An average of 392.39ppm CO2 concentration was measured at Scripps’ Mauna Loa, Hawai’i’s Observatory during July 2011. This reading is from the Scripps’ dataset, not NOAA’s, from which I previously wrote.
That value is the highest value for July in recorded history. Last year’s 390.11 was the previous highest July value ever recorded. This year’s July reading is 2.28ppm higher than last July’s, which is a significant difference.
The yearly maximum monthly value normally occurs during May. This year was no different: the 394.16 concentration is the highest value reported both this year and all time.
This will likely be the last year that CO2 concentrations will fall below 390ppm during any calendar month. Although it hasn’t happened yet (every month in 2011 has recorded at least 390ppm), the yearly minimum that normally occurs in September is upcoming. Given the trend from May to September in years past, 2011’s minimum should be ~388ppm.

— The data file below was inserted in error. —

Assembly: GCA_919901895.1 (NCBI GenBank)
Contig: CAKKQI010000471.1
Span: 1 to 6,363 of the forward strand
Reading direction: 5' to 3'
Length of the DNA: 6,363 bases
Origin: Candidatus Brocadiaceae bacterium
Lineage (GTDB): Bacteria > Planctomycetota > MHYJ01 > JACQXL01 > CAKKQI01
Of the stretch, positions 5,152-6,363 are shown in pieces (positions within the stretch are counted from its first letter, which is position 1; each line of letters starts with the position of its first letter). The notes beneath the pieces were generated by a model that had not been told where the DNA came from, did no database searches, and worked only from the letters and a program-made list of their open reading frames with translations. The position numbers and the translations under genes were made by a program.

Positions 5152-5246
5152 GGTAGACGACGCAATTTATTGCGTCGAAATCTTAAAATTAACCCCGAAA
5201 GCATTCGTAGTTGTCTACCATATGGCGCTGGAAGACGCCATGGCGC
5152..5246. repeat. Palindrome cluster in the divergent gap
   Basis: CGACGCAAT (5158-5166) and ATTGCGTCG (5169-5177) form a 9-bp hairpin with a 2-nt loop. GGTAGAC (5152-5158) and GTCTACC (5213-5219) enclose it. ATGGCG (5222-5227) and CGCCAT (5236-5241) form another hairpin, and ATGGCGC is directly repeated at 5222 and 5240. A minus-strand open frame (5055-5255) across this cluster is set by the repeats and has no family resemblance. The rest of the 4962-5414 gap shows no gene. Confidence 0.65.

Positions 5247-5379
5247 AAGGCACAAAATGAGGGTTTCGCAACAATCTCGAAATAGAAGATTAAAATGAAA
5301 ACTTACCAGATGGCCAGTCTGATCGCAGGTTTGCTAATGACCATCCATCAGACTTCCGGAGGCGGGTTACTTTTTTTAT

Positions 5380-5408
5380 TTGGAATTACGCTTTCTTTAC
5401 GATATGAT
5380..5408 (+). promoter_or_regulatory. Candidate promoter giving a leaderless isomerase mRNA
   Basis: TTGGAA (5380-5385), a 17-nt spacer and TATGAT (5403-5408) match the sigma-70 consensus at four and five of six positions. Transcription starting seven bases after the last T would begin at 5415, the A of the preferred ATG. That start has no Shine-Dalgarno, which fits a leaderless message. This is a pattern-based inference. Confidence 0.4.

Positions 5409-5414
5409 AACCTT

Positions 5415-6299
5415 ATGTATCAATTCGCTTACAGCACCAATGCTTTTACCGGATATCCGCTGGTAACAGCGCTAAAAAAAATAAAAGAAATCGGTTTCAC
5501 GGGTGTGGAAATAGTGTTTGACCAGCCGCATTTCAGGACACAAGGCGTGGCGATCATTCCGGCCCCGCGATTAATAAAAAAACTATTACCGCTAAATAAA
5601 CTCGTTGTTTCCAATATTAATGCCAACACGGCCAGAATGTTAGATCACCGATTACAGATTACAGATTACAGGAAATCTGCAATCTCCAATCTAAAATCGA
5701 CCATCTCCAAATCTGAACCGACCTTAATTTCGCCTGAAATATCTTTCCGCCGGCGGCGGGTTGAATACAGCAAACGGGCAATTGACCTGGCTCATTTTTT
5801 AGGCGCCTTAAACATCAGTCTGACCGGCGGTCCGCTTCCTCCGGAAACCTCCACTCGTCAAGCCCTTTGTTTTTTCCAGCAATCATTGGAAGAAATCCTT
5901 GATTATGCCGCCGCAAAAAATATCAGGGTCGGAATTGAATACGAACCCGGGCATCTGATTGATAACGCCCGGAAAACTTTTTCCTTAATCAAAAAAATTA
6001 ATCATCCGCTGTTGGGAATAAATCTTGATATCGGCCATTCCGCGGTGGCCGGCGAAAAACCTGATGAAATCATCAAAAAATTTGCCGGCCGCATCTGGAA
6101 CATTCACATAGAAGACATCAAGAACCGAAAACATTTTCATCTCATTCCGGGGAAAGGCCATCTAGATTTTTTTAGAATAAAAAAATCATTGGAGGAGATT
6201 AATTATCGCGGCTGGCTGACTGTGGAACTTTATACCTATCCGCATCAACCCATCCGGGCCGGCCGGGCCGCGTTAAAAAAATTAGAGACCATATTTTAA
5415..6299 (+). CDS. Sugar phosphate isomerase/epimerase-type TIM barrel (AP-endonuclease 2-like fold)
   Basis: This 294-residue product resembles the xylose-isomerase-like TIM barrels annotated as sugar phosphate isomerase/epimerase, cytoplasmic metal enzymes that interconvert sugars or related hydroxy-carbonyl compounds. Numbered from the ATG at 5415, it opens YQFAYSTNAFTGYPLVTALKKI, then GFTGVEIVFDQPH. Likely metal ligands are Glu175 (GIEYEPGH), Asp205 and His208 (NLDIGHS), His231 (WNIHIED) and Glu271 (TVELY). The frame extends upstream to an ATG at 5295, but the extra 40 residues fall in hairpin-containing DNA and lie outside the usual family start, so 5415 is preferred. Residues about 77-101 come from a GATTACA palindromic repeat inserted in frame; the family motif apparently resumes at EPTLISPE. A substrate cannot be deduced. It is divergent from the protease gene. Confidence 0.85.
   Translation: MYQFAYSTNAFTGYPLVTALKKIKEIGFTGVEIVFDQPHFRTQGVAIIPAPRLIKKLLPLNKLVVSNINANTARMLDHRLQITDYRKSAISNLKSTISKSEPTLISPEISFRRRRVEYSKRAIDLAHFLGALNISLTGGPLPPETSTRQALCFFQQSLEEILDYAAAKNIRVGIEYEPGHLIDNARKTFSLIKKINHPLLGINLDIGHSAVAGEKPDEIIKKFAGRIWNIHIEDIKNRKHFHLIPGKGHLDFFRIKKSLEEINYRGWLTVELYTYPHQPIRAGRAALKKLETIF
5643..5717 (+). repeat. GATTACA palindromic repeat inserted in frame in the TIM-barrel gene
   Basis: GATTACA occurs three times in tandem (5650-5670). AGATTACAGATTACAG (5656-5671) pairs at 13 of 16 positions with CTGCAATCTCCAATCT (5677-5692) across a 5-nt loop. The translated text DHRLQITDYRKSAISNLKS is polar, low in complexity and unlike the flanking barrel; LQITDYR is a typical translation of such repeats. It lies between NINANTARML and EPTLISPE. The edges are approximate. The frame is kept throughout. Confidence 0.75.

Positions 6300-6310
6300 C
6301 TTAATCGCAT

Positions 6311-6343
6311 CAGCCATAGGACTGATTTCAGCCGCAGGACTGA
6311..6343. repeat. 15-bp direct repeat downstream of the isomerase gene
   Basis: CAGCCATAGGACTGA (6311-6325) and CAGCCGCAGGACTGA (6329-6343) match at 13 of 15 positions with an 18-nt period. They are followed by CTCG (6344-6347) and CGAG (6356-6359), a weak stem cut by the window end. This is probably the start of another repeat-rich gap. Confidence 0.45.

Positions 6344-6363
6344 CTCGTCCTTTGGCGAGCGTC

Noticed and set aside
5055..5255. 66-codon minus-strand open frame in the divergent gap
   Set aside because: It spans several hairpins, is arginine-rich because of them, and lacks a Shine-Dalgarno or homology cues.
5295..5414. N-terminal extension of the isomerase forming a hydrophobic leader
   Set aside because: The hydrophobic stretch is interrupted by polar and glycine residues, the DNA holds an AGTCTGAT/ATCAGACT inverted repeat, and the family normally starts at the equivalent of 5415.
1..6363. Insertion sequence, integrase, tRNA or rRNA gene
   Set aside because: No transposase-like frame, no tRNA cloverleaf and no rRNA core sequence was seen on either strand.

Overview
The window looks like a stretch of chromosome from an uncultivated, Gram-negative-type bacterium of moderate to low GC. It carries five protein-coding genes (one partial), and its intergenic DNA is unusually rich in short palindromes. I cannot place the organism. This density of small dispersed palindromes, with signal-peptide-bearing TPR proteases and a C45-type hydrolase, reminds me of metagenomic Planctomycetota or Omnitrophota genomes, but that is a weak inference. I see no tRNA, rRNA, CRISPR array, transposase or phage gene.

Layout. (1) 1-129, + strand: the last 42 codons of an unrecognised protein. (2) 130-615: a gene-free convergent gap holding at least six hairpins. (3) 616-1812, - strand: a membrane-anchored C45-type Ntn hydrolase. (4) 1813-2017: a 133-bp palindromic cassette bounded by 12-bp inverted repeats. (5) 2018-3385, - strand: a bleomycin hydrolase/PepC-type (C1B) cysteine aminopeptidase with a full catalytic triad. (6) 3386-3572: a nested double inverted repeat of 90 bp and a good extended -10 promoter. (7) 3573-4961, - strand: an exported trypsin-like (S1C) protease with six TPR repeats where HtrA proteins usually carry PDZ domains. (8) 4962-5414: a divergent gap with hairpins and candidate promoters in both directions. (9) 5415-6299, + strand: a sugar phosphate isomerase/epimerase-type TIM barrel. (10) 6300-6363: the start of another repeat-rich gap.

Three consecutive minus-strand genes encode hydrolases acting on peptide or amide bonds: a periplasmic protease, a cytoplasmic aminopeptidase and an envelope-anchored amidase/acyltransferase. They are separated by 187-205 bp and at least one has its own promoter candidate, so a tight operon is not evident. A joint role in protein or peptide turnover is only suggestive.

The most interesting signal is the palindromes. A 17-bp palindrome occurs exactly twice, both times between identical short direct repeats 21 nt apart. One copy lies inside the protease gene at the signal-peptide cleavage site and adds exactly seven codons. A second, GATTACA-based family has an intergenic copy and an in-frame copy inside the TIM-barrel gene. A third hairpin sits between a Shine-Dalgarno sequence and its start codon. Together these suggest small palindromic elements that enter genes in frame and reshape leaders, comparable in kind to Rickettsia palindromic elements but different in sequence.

Our species’ aggressive march toward 400ppm and beyond continues. Keep in mind that scientists have recommended that 350ppm should be the target for which humanity should aim in order to keep climate extremes from overwhelming our civilization and the globe’s ecosystems. One might think that recent weather extremes should be drawing much needed public attention to the climate crisis that is unfolding. One would be wrong, unfortunately. It seems that only extremely large, catastrophic events will be enough to grab the American public’s attention. By then, it will be too late to make a difference.